"Dlgfe'e^by CuOO^lG


by tlie natives of the servioe to peace and commerce
which had been thus performed, mi^ be learnt from
a '' necessary communicationy** addressed by the
Chinese governor of Hainan to the British authorities
at Hong-Kong, and we are sure our readers will have
been pleased to see from the promotion-list that the
gallantry of those engaged has been as well appre-
ciated at home.

Perhaps at the next meeting of the Peace Society
some person will f&vour the world with a definition
of what, in these days, is still to be considered piracy,
and we shall be happy to apply the rule to the case
before us. Here were upwards of 3000 men sailing
from place to place with a fleet of 64 ships mounting
1200 guns, levying contributions wherever they
found means, burning all towns which afironted
them, massacring men and carrymg women into
slavery. Their vessels were found built, armed, and
' appointed for fighting only, nor was there anything
on board resembling merchandise except the plunder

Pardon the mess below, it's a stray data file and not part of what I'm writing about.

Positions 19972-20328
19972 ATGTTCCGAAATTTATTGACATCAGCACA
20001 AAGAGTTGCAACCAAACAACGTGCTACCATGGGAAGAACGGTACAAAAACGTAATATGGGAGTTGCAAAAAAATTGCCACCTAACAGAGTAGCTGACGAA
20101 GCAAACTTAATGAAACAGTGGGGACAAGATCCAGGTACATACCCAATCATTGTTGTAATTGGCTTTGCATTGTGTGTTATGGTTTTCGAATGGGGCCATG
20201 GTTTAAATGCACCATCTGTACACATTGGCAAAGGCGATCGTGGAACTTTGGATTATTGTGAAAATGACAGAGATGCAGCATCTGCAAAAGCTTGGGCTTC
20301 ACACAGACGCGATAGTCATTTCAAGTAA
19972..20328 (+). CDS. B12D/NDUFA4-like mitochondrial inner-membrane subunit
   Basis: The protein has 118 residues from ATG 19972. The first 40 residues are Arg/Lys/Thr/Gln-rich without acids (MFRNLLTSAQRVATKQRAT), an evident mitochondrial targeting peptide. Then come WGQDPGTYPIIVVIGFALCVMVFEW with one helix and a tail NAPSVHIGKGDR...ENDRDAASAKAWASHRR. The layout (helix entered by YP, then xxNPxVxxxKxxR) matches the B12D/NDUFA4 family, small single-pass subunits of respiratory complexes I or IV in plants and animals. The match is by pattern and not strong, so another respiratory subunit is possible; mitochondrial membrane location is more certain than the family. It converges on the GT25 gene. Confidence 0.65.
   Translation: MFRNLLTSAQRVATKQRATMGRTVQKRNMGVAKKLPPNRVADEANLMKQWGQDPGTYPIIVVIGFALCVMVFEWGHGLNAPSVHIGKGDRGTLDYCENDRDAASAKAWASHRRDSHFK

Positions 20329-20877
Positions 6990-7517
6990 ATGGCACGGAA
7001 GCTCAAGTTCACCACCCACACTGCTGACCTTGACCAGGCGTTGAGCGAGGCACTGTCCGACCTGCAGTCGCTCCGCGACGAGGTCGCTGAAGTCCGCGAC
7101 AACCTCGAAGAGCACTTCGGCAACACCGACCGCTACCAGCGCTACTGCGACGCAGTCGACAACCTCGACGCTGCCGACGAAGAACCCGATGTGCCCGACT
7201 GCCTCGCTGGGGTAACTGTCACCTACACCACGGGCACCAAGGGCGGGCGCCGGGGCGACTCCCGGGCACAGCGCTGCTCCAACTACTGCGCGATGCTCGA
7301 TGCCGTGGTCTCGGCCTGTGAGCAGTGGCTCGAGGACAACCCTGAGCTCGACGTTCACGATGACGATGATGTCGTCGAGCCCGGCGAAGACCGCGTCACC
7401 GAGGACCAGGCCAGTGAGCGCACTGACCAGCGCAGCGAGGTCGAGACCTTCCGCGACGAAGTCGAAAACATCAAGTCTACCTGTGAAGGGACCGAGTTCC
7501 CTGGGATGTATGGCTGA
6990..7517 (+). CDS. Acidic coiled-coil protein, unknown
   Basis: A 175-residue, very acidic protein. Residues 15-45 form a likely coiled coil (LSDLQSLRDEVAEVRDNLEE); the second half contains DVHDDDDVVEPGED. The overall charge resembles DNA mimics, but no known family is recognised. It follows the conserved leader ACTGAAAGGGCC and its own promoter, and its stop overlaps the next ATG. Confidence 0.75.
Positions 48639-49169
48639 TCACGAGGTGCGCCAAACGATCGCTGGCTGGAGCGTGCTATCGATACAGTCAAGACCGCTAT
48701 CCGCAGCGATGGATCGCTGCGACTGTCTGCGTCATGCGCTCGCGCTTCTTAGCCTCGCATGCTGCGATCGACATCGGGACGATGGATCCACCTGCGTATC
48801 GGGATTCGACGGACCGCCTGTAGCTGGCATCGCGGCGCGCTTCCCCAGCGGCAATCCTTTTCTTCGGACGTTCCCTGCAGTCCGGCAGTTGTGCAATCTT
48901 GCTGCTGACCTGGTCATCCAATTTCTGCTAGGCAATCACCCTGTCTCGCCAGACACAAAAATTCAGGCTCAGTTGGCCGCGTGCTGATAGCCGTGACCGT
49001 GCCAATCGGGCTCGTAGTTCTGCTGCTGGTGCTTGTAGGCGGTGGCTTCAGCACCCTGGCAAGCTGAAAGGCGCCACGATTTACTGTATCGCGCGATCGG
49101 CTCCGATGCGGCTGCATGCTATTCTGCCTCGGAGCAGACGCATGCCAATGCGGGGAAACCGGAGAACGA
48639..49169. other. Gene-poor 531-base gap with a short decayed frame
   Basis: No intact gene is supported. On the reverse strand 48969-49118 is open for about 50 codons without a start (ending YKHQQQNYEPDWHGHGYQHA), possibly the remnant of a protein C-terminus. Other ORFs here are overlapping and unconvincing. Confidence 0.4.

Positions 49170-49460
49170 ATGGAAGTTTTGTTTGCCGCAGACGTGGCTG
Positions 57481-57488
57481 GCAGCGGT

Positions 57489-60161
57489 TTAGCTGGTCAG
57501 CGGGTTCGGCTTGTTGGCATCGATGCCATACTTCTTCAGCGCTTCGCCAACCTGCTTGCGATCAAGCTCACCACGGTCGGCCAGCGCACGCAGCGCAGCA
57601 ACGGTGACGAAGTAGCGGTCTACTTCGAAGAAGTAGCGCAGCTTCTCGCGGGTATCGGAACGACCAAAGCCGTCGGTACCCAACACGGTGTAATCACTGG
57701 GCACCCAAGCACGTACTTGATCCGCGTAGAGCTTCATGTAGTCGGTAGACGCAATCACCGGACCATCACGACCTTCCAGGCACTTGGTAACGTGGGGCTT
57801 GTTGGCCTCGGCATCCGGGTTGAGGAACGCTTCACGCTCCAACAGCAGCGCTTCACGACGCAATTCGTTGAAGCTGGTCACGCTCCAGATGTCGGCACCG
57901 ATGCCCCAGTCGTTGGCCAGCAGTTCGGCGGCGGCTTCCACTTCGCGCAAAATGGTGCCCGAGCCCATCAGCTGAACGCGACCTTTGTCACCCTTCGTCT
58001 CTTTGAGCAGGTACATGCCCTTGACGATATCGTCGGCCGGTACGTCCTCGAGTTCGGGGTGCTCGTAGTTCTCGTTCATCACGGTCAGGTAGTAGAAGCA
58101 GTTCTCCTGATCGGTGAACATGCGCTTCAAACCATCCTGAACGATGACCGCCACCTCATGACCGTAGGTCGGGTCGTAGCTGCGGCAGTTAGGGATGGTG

just carried off from lien-Chou-fou, and some goods
which were identified as part of the cargoes of the
unfortunate ''Sylph** and ''Greyhound.** How are
these men to be described, if not as piratesi — and, if
as pirates, is not an agitation for the protection of
these " innocent fishermen** about as reasonable as
an appeal to the Society for Preventing Cruelty to
Animals in behalf of the now ravenous wolves in the

'. -d4gitize-d-brC=^O.O^l£^_
■■ " ■ ' ■ » W iw


Timet, Jamuarjf 26, IS50.

Woolwiob, Jtn. 25. .
Captain John Charles Dabymple Hay (January
2O9 1850)| whose promotion to that rank, as a reward
for his gallant conduct as commander of the ^ Colum-
bine," 16-gun sloop, in the recent destruction of the
vessek and crews of the Chinese pirates, was an**
nounced yesterday, served as midshipman of the
** Benbow," 72, Captain Houston Stewart^ during the
operations of 1840 on the coast of Syria, where pre-
'nously to assisting at the bombardment of St Jean
d'Acre^ be commanded a boat, and was officially
reported as deserving of eveiy credit for his spirited
conduct in the attack on Tortosa. Passing his ex-
amination on the 17th of February, 1841, he subse-
quently, until his attainment of the rank of lieutenant^
August 15, 1844, offidated as mate on the Mediter-
ranean and East India stations, of the same ship, and
of the ''Agincourt,'* 72, bearing the flag of Sir
Thomas John Cochrane, and ** Spiteful** steam sloop,
Captain William Midtland. His succeeding appoint-
ments were — ^November 12, 1844, again to the
" Ag^oourt** as flag-lieutenant, and March 1, 1846,
to the "Vestal,** 26, Captain Charles Talbot^ also in